White House Docs Point to Racism and Partisan Politics in Drive for Census Citizenship Question

Tuesday, June 12, 2018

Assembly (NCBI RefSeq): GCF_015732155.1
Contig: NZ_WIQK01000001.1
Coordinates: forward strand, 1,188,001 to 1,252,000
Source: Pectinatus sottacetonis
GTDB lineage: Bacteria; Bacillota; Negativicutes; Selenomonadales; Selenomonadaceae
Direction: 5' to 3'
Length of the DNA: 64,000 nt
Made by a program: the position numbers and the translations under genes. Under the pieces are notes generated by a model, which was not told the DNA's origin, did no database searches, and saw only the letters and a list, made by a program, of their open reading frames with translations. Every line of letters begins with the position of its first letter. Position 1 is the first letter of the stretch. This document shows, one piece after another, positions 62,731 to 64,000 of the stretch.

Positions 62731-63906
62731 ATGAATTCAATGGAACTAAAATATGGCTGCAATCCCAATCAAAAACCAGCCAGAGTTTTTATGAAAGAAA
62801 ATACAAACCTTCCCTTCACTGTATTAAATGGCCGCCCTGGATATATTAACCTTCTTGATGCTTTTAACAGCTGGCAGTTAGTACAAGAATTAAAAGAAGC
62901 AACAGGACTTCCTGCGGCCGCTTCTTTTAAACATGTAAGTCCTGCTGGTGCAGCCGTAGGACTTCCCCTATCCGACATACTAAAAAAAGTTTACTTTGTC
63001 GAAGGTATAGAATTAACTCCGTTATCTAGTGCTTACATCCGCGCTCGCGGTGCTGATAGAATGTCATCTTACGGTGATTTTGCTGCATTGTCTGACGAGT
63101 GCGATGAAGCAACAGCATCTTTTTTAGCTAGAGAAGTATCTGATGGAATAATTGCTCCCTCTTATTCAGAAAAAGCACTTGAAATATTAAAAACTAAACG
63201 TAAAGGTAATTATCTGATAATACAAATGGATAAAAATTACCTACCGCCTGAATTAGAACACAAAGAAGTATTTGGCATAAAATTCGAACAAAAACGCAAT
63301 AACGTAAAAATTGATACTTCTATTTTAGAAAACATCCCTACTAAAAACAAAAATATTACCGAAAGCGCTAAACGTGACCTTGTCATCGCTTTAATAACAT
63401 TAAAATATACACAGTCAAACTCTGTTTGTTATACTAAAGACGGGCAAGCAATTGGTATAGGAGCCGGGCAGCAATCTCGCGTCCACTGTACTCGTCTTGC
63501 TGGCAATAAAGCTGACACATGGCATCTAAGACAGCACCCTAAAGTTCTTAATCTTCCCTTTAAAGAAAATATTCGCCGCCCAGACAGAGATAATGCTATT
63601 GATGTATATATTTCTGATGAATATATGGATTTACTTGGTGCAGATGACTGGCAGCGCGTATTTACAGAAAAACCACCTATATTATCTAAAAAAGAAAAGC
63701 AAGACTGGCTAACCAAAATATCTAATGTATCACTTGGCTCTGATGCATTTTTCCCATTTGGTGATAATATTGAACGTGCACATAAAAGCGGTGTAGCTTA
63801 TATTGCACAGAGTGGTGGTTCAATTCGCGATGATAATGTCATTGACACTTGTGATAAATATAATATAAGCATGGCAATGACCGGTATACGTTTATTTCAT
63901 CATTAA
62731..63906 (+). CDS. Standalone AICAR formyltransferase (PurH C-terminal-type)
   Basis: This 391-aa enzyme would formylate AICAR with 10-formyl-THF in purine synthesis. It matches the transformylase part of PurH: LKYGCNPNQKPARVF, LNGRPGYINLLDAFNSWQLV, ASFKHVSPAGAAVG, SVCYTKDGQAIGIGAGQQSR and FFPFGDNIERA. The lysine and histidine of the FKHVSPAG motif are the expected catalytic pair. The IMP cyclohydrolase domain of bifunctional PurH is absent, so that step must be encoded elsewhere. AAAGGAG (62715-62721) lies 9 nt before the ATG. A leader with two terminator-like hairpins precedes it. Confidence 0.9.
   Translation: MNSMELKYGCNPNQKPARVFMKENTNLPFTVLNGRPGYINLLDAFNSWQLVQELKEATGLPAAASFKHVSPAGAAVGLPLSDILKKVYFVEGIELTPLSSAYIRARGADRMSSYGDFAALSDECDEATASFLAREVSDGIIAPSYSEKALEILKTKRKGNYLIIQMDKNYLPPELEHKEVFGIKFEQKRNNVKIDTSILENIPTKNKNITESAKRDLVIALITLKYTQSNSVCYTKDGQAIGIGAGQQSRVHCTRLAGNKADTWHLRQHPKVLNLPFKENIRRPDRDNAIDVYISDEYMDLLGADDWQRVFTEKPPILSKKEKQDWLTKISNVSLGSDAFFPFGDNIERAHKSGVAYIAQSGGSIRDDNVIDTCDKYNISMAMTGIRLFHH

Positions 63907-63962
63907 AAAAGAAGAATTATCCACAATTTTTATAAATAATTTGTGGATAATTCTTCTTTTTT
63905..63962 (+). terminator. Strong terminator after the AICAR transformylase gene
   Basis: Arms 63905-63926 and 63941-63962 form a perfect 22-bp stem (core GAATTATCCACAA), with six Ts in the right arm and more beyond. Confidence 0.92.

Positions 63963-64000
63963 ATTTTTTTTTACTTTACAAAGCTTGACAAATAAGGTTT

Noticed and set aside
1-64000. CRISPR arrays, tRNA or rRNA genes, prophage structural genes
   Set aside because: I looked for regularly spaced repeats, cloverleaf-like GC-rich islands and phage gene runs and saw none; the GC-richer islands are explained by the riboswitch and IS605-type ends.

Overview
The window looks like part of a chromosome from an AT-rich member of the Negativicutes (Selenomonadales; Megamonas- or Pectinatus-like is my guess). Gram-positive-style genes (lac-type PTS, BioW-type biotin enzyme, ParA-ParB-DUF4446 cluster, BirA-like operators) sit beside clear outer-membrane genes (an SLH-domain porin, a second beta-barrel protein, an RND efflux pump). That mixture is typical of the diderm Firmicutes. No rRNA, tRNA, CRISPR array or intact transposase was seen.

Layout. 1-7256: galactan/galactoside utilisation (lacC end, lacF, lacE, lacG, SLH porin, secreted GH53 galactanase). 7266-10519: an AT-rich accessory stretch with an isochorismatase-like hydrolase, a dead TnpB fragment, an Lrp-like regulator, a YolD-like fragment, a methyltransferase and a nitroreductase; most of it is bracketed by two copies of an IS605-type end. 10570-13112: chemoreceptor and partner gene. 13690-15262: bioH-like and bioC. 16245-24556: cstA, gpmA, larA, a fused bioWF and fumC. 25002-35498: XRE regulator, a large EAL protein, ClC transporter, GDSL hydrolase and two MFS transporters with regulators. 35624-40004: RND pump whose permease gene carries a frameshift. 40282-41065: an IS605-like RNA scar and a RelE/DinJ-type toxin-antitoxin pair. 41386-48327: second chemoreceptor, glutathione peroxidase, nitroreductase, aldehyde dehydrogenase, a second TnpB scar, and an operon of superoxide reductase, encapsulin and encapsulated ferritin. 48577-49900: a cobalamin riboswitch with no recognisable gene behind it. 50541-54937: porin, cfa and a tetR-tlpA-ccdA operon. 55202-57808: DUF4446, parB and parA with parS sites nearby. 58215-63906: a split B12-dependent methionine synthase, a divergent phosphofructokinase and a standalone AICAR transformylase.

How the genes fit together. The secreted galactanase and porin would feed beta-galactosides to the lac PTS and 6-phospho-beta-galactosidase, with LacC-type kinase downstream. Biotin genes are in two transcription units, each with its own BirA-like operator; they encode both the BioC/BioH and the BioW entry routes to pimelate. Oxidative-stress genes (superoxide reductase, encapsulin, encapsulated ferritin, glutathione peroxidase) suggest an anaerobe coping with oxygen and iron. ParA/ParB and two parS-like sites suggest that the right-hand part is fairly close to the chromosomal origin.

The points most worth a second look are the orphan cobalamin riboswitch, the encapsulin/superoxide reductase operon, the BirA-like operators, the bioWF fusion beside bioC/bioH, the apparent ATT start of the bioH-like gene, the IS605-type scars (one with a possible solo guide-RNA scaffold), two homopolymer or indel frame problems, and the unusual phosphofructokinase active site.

Court documents released on June 8 point to a directive from then-White House operative Steve Bannon to then-head of the Trump elections commission, Kris Kobach instructing Kobach to talk with the Commerce Secretary about adding a citizenship question to the 2020 Census. The purpose was to make sure non-citizens were not counted. No mention was made of the need for the information to enforce the Voting Rights Act; the public reason giving by the Justice Department for adding the question. Commerce Secretary Wilbur Ross overturned the recommendation of his department's census professionals and recommended adding the question.  In communicating the request, Kobach wrote that the absence of a citizenship question “leads to the problem that aliens who do not actually ‘reside’ in the United States are still counted for congressional apportionment purposes,” a claim disputed by all voter research. (Read MCF Giving Forum, "The Myth of Voter Fraud")  The Constitution requires the census to count “the whole number of persons in each State” regardless of citizenship or legal status. In the 2016 case Evenwel v. Abbott, the Supreme Court unanimously ruled that states should draw legislative maps based on total population, not the number of citizens in a district. The action flies against Constitutional direction and a definitive Supreme Court decision. NPR broke the story. It was also reported in the New York Times. MCF conference keynoter, Ari Berman, reports the story in Mother Jones and ties the action to the history of partisan voting rights suppression addressed in his MCF conference remarks and his book, Give Us the Ballot.  MCF opposes the Trump Administration's actions on the census as they run counter to our policy commitment to promoting prosperity through inclusion and equity by strengthening democratic systems and civic engagement, including support for a fully-inclusive, honest and accurate count in 2020. TAKE ACTION.  Submit your comment to the Commerce Department opposing the addition of the citizenship question to the 2020 Census.

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